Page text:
Subscribe to our free, weekly email newsletter!


Big Picture: The state of automation

More companies are looking to materials handling automation to improve processes and lower operating costs. Modern asked 10 leading systems integrators what the future of automation might look like.
image

Conveyor and sortation systems are using software and controls to manage the flow of goods while distributing work in a way that eliminates bottlenecks.

By Bob Trebilcock, Executive Editor
May 01, 2012

TGW Systems: A technology renaissance
“The amount of automation being requested here in the United States is unprecedented,” says Larry Strayhorn, president of TGW Systems. “Our engineers question whether there are diminishing returns, but we’re being pushed by our customers to automate the last processes.”

What’s behind this technology renaissance?  Strayhorn believes it’s related to the pain of downsizing that accompanied the last recession. “The cost of labor has always been the most important factor in automation projects,” Strayhorn says. “But I don’t believe it’s just the current cost of labor. Instead, it’s the cost of going through labor cycles, including the negative press that goes along with downsizing. Automation is one more way to deal with the speeding up of the business cycle.”

As with other industry leaders, TGW is seeing an increasing demand for piece-picking solutions. “Our focus is on using shuttle and mini-load technologies to bring the material from buffer systems to a workstation in the right sequence to do the picking, or full automation to a robotic work cell to do the palletizing,” says Strayhorn. “Technologies that are able to operate at 1,000 cycles per hour out of one aisle and deliver products in the right sequence are enabling us to create the kinds of solutions that customers are looking for.”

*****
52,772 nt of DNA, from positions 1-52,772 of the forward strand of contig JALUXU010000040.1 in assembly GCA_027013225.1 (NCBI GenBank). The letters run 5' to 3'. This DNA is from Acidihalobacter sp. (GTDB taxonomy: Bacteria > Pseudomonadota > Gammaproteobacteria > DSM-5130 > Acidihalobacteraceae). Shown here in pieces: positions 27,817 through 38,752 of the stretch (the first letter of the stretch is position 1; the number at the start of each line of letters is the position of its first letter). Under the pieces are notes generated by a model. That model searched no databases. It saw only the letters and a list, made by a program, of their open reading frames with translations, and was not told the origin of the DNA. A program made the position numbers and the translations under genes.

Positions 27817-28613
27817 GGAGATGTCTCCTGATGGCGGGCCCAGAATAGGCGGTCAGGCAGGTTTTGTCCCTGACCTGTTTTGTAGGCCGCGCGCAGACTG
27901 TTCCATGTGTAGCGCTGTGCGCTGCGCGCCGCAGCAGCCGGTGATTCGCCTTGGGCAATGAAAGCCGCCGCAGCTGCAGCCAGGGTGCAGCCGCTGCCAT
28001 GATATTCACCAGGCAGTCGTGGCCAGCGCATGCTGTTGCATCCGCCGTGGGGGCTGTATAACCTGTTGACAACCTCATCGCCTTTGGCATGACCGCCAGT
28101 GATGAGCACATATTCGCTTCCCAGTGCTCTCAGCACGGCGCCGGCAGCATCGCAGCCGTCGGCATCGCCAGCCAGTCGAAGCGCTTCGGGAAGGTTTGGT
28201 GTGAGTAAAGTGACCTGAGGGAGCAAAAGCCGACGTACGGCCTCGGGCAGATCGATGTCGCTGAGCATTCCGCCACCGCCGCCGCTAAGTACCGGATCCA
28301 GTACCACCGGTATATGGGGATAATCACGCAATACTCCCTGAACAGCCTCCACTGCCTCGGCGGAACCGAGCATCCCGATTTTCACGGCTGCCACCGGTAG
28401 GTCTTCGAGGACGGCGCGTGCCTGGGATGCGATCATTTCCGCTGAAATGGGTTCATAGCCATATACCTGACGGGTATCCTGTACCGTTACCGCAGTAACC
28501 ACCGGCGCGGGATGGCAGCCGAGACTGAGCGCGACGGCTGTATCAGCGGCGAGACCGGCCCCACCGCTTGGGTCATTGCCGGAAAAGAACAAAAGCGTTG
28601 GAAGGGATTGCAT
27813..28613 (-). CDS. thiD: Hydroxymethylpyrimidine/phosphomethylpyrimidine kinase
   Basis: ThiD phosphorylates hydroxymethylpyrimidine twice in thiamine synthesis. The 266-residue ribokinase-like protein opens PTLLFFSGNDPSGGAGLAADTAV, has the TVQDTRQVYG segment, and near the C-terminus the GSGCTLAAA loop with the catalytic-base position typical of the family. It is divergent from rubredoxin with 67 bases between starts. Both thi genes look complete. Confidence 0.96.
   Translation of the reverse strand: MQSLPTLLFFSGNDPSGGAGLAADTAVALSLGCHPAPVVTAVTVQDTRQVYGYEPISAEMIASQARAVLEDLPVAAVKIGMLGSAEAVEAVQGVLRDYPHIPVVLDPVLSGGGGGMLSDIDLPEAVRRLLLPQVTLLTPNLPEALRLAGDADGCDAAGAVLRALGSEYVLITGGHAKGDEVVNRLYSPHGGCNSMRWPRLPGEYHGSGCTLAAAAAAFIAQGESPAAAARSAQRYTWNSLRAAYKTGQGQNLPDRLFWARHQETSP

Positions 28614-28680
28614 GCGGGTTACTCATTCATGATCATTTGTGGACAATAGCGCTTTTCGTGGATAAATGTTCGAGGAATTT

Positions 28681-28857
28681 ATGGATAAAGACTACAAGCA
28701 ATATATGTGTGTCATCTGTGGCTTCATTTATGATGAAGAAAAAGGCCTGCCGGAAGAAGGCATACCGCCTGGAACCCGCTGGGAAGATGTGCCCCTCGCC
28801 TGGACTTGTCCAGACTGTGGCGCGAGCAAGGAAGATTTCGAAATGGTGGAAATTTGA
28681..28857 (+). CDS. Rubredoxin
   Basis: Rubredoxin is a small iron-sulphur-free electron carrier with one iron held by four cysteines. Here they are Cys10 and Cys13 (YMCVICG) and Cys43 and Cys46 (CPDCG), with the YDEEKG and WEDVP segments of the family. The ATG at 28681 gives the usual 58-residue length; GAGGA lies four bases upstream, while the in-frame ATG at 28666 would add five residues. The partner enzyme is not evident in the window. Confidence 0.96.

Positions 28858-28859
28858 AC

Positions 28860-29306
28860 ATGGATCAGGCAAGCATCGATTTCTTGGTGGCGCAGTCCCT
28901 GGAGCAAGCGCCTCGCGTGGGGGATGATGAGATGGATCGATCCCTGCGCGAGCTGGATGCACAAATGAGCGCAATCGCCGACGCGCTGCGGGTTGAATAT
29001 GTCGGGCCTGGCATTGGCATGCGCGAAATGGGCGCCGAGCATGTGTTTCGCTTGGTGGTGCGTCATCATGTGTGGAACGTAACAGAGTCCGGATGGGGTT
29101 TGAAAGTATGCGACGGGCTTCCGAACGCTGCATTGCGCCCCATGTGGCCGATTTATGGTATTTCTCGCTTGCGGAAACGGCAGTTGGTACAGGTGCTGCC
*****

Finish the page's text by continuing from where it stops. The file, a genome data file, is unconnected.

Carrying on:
Beyond better mechanical solutions, today’s automated materials handling solutions are all about the software. “Yes, you have to have these great mechanical systems,” he says. “But in order to take advantage of the capabilities of the equipment, you have to have new levels of software. We’re investing heavily in our warehouse control and warehouse management software to keep pace with the mechanical technology.”

About the Author

Bob Trebilcock
Executive Editor

Bob Trebilcock, executive editor, has covered materials handling, technology and supply chain topics for Modern Materials Handling since 1984. More recently, Trebilcock became editorial director of Supply Chain Management Review. A graduate of Bowling Green State University, Trebilcock lives in Keene, NH. He can be reached at 603-357-0484.


Subscribe to Modern Materials Handling magazine

Subscribe today. It's FREE!
Find out what the world’s most innovative companies are doing to improve productivity in their plants and distribution centers.
Start your FREE subscription today!

Recent Entries

The CMMS allows on-site maintenance teams to more effectively manage maintenance activities while increasing uptime and operating performance of automated materials handling systems and other infrastructure systems at the user’s site.

IBM and Ohio State have formed a unique partnership to train students on supply chain management software. It's a model that other businesses and universities should emulate.

Located in the city of Jundiai, in the state of São Paulo, the plant has been configured for the assembly of selected automatic data capture product lines.

Gor the first half of 2014, NRF said that retail sales were up just 2.9 percent compared to the first six months of 2013, with sales through the end of the year expected to be up 3.9 percent annually.

Quarterly Material Handling Equipment Manufacturing Forecast (MHEM) indicates growth on horizon for industry.